4.11 Illustrators that use paper

The purpose of this exercise was to look at a range of illustrators and artists that use paper as a medium rather than just a surface within their work.

Key words from the brief:

  • How have they used paper and what processes have they put it through?
  • Reflect on their working processes.

Overview

The OCA course material mentioned gave these four illustrators as examples and after looking at their work and practice I decided to research them further because each has a different approach giving a broad overview of the practice.

Bruce Angrave (1914 – 1983)

Bruce Angrave was born in Leicester and attended a number of London art schools. He is most well known for his London Transport posters that he produced between 1942 and 1964.

He worked as a book and periodical illustrator, designer and paper sculptor.

Bruce Angrave - Les Amoureux
Fig 1 – Les Amoureux (1948)

How have they used paper and what processes have they put it through?

The scope of his work in paper ranged from work commissioned for the Festival of Britain, Idents for Pathe News and numerous characters and caricatures.

In his book ‘Sculpture in Paper’ he includes 10-pages of instructions showing how to create a gentleman’s bust.

angrave-gent-diag paper instructions
Fig 2 – Diagram showing how to make a paper model 

This shows the complexity of his designs and how fiddley they must have been to build.

The sculptures appear to be stand alone and built out of coloured card with the shapes and angles achieved through folding and slotting or gluing the paper in place.

Su Blackwell (1975)

Su Blackwell describes her work on her website: “I often work within the realm of fairy-tales and folk-lore. I began making a series of book-sculpture, cutting-out images from old books to create three-dimensional diorama’s, and displaying them inside wooden boxes”.

She goes on to say,

“For the cut-out illustrations, I tend to lean towards young-girl characters, placing them in haunting, fragile settings, expressing the vulnerability of childhood, while also conveying a sense of childhood anxiety and wonder. There is a quiet melancholy in the work, depicted in the material used, and choice of subtle colour.” (Blackwell, 2016)

Her portfolio includes work catagorised as fine art, editorials, set design, advertising and books.

Su Blackwell - Financial Time
Fig 3 – Financial Times (2012)

How have they used paper and what processes have they put it through?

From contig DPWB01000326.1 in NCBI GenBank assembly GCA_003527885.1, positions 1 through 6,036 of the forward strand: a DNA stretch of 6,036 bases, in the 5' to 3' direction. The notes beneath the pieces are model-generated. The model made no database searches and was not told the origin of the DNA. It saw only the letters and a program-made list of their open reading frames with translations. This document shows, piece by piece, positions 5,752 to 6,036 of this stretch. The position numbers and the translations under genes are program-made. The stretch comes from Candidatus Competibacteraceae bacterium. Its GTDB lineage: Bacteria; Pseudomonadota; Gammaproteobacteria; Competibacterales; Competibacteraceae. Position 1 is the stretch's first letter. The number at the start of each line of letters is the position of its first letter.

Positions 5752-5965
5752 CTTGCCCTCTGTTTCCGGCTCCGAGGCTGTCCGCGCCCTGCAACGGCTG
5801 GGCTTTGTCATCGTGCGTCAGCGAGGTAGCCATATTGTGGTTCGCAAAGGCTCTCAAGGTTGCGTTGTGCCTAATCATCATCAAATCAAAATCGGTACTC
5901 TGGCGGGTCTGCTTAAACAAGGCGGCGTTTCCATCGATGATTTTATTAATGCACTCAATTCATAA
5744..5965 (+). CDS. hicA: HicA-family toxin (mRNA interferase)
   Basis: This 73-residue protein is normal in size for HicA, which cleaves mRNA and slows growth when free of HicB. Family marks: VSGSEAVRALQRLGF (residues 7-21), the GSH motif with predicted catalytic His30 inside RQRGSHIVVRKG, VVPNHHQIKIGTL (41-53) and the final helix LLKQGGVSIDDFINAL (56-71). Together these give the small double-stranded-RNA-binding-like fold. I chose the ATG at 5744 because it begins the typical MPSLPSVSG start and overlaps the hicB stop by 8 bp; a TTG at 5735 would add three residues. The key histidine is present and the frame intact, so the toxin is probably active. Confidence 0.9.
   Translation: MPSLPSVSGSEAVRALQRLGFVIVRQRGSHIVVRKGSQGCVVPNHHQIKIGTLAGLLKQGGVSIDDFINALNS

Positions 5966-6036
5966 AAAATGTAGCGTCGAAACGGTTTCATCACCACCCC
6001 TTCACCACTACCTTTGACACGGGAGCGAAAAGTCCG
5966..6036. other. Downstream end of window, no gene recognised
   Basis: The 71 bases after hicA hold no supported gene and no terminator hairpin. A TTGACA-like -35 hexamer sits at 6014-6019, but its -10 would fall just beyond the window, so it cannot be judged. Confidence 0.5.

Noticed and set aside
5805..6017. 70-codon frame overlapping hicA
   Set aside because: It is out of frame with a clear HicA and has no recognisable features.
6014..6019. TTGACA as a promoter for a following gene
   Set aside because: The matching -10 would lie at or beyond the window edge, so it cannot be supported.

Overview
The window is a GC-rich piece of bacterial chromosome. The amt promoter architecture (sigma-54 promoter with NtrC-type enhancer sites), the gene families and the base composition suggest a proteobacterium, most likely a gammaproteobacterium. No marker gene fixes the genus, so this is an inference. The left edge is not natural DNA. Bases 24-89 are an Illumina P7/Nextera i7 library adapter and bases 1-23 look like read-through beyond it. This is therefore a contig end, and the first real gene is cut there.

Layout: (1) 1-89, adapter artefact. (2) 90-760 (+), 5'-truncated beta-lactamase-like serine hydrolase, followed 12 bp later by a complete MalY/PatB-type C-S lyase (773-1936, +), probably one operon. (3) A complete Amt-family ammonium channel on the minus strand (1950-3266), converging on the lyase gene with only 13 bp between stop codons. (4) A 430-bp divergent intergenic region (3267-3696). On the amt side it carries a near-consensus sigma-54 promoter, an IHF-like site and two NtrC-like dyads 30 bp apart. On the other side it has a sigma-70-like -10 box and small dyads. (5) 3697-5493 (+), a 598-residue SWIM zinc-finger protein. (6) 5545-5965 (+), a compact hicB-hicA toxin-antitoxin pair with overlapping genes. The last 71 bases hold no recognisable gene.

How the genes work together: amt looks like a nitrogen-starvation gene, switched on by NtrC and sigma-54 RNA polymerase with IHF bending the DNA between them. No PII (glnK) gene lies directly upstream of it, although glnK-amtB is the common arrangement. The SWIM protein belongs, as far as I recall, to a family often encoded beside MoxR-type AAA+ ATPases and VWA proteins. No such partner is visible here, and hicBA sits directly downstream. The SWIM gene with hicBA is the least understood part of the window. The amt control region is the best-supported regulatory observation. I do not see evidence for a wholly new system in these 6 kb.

Although some of the paper models consist of just folded paper, many use paper moulded around some kind of support frame. The example above clearly demonstrate this.

She also maximises the use of the studio shoot to get the image that she wants, using additional props, product placement and lighting as required.

Many of the images she creates could only exist as a carefully constructed studio photograph.

Rob Ryan (1962)

Rob Ryan studied Fine Art at Trent Polytechnique and went on to the Royal College of Art where he specialised in printmaking.

He has exhibited widely across the UK and internationally and his work includes publishing a number of children’s books, screenprints, papercuts and product designs.

Rob Ryan - I'm not fake
Fig 4 – I’m not fake (2018)

How have they used paper and what processes have they put it through?

His typical working method is to cut intricate images from different coloured paper and use the flat silhouettes this creates to make the picture. I can see a strong connection between this method and his printmaking background – in a sense a multi colour screen print is designed and constructed using layers in a similar fashion.

Guy Laramee (1957)

Guy Laramee is a Canadian artist that has worked in numerous disciplines including theatre writing and directing, music composition, sculpture, installations and painting.

On his website he describes his work: “I carve landscapes out of books and I paint romantic landscapes. Mountains of disused knowledge return to what they really are: mountains. They erode a bit more and they become hills. Then they flatten and become fields where apparently nothing is happening. Piles of obsolete encyclopedias return to that which does not need to say anything…” 

Guy Laramee - Historia das Americas II
Fig 5 – Historia das Americas II (2018)

How have they used paper and what processes have they put it through?

Of all the four artists that use paper, Guy Laramee uses the most extreme process where his landscapes are literally carved out of stacks of encyclopedias. This is a process of reduction. Rather than using the delicate qualities provided by individual sheets of paper, his work is made by cutting into whole books.

References

Websites

Blackwell, Su (2016) Artists Statement At: https://www.sublackwell.co.uk/profile/ (Accessed: 20.03.20)

Laramee, Guy Artists Statement At: https://guylaramee.com/artist-statement/ (Accessed: 20.03.20)

List of illustrations

Figure 1 – Angrave, Bruce (1948) Les Amoureux [Paper sculpture] At: http://www.fulltable.com/vts/p/publim/1/03/a.htm (Accessed: 16.03.20)

Figure 2 – Angrave, Bruce (XXXX) Diagram showing how to make a paper model At: http://vintageposterblog.com/2011/01/19/paperlicious/#.XnSBE27grUI (Accessed: 20.03.20)

Figure 3 – Blackwell, Su (2012) Financial Times [Paper sculpture] At: https://www.sublackwell.co.uk/editorials-magazines/ (Accessed: 16.03.20)

Figure 4 – Ryan, Rob (2018) I’m not fake [Papercut] At: https://robryanstudio.com/archive/im-not-fake/ (Accessed: 16.03.20)

Figure 5 – Laramee, Guy (2018) Historia das Americas II [Carved paper] At: https://guylaramee.com/ (Accessed: 16.03.20)